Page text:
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Come Home X-37B
by Morris Jones
Sydney, Australia (SPX) Nov 26, 2011

File image of the X-37B during a runway test.

At the end of November, the mysterious X-37B robot spaceplane will reach a critical point in its mission. This time will mark the end of the official 270-day endurance limit of the semi-secret military shuttle. The X-37B could be getting ready to come home. But will it?

Let's rewind and review what this is all about. The X-37B is a small, experimental winged spacecraft operated by the US Air Force. It's roughly the size of a car, and has wings and a small cargo bay with clamshell doors that open up in orbit.

There's no cockpit and no crew. The cargo bay contains a boom that unfurls a solar panel while the vehicle is in orbit.

The first flight of an X-37B vehicle was launched on April 22, 2010, and flew a lengthy classified mission throughout the year. On December 3, 2010, the spacecraft returned to a runway landing, following a mission that lasted roughly 224 days.

We know for sure that the spacecraft itself was testing components and procedures that could be useful in future reusable spacecraft.

The "X" designates that this is an experimental vehicle. Prior to its adoption by the US Air Force, the X-37B was actually a civilian project connected to NASA, and these goals for the spacecraft were clearly stated in open channels.

The US Air Force has also reiterated these points in official statements. This part of the mission is beyond debate.

We also suspect that something else was carried in the cargo bay, but we don't know the details. The secrecy surrounding the X-37B's mission generated much curiosity and fear.

Some pundits suspected there was a spy camera on board, to investigate objects on Earth or in space. Some suggested the small shuttle was a robot satellite mechanic, ready to refuel or repair other spacecraft.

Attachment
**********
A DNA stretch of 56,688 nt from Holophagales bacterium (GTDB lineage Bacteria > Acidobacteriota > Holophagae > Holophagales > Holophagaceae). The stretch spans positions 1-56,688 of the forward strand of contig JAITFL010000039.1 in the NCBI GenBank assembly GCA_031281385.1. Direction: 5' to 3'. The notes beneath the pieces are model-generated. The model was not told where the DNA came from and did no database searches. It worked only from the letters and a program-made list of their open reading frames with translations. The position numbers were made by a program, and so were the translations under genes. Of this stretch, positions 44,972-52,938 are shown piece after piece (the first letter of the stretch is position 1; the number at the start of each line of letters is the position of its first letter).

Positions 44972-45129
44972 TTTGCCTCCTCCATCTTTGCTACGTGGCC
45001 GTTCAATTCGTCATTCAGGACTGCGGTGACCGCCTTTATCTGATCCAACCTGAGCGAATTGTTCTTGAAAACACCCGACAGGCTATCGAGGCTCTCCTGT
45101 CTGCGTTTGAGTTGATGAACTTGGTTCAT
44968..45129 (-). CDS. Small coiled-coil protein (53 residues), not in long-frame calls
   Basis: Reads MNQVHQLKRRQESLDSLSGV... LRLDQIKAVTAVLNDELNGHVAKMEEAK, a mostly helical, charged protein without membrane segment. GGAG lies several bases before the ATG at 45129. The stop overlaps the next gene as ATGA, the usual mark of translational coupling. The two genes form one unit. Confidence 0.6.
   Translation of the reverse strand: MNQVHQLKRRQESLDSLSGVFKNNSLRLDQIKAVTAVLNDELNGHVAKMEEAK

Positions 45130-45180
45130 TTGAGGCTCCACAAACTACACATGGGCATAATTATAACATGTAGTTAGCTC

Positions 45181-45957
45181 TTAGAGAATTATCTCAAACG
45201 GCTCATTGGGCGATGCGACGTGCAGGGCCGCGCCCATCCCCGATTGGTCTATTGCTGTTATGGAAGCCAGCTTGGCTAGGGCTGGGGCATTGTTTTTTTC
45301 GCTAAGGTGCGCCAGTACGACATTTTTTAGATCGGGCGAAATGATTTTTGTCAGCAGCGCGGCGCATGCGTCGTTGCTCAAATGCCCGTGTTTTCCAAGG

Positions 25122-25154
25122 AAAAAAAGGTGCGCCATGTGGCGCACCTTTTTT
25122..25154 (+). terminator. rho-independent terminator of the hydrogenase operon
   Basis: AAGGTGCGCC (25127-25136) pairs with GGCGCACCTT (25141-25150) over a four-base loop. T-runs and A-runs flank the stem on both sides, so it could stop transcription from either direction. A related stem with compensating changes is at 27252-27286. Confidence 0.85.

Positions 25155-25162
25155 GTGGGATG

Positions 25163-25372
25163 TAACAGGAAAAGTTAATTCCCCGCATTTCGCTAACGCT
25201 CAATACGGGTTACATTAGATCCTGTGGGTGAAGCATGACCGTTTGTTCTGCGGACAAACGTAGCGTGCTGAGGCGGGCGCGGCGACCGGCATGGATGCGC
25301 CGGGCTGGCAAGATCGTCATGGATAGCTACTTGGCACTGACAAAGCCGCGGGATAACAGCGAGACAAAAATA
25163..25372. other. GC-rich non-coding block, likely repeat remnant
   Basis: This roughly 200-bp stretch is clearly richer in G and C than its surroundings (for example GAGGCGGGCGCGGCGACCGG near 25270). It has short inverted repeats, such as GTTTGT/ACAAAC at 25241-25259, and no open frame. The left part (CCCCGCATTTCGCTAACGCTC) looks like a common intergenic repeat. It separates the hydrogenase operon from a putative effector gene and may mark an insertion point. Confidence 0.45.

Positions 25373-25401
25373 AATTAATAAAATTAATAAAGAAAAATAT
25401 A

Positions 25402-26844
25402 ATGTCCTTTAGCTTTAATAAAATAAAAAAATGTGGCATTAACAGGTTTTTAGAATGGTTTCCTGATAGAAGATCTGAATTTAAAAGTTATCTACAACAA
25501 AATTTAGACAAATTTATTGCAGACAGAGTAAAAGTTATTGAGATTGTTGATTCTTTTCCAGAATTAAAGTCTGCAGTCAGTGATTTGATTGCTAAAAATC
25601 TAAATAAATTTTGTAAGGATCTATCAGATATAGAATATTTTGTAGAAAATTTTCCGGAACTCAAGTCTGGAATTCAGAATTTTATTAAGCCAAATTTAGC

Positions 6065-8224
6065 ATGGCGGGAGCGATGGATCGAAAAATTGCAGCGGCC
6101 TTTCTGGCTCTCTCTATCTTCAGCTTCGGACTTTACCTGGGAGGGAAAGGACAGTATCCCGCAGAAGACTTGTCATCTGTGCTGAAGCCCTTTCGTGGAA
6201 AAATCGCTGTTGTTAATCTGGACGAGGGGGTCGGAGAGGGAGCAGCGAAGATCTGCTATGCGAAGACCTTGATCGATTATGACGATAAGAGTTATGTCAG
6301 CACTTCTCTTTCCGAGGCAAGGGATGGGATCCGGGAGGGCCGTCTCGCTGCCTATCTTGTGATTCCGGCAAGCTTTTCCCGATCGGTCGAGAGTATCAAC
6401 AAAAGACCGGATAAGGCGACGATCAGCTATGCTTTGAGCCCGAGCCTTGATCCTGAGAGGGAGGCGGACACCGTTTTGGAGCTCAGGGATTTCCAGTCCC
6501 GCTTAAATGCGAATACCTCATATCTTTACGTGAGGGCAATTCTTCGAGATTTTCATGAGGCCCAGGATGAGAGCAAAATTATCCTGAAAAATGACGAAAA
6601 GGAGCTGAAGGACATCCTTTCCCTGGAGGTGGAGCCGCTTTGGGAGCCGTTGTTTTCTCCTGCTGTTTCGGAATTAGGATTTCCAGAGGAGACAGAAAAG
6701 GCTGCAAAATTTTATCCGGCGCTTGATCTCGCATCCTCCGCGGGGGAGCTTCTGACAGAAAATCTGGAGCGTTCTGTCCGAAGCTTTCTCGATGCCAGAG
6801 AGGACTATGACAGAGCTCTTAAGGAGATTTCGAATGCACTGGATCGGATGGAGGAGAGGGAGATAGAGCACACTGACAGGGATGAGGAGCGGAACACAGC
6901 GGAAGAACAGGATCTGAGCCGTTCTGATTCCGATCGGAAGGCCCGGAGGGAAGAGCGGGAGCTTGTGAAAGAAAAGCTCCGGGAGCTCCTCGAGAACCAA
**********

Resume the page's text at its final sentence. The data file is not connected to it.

The wildest suggestion of all was that weapons were aboard, ready to destroy other spacecraft or targets on the ground. The spy camera theory is plausible, but not exactly proven. The other two theories are dubious.

This author considered the overall picture of military spaceflight, and reached a more mundane conclusion. It was my opinion that the cargo bay contained mechanical parts and other components to be used on military satellites. The parts would be exposed to space and operated for a long period.

Afterwards, they would be returned to Earth for analysis. This isn't very sexy, but it's absolutely vital. The US military and the shadowy intelligence community have lost too many satellites in recent years.

Problems with their components must surely be a cause of these losses. Fixing these bugs will ensure that these large, complex and highly expensive spacecraft will be more reliable in the future.

The first flight of the X-37B seems to have been highly successful, judging from the limited evidence we have. Photographs and video of the spacecraft were released soon after it landed, showing it intact.

There was a gap of only a few months between the landing of the first X-37B and the launch of the second vehicle. Evidently, there was no need for a major overhaul or redesign.

So we return to the second flight of the X-37B. Everything we know suggests that it's identical to the first vehicle. There has been even less discussion of this second mission than the first.

We don't know if is carrying or doing anything different to the first mission. But it has clearly done something new. It's already been in space for much longer than its predecessor.

Will it come down before its 270 days are up? I suspect not. I believe that the second X-37B will try to push the endurance of this spacecraft for a bit longer.

We don't really know how long this vehicle can survive in space. The official endurance figure could be a conservative estimate, or possibly tinged with a little strategic deception.

The next few days will be educational. Nobody has specified a re-entry date in open forums. Let's see what happens.

Dr Morris Jones is an Australian space analyst and writer. Email morrisjonesNOSPAMhotmail.com. Replace NOSPAM with @ to send email.

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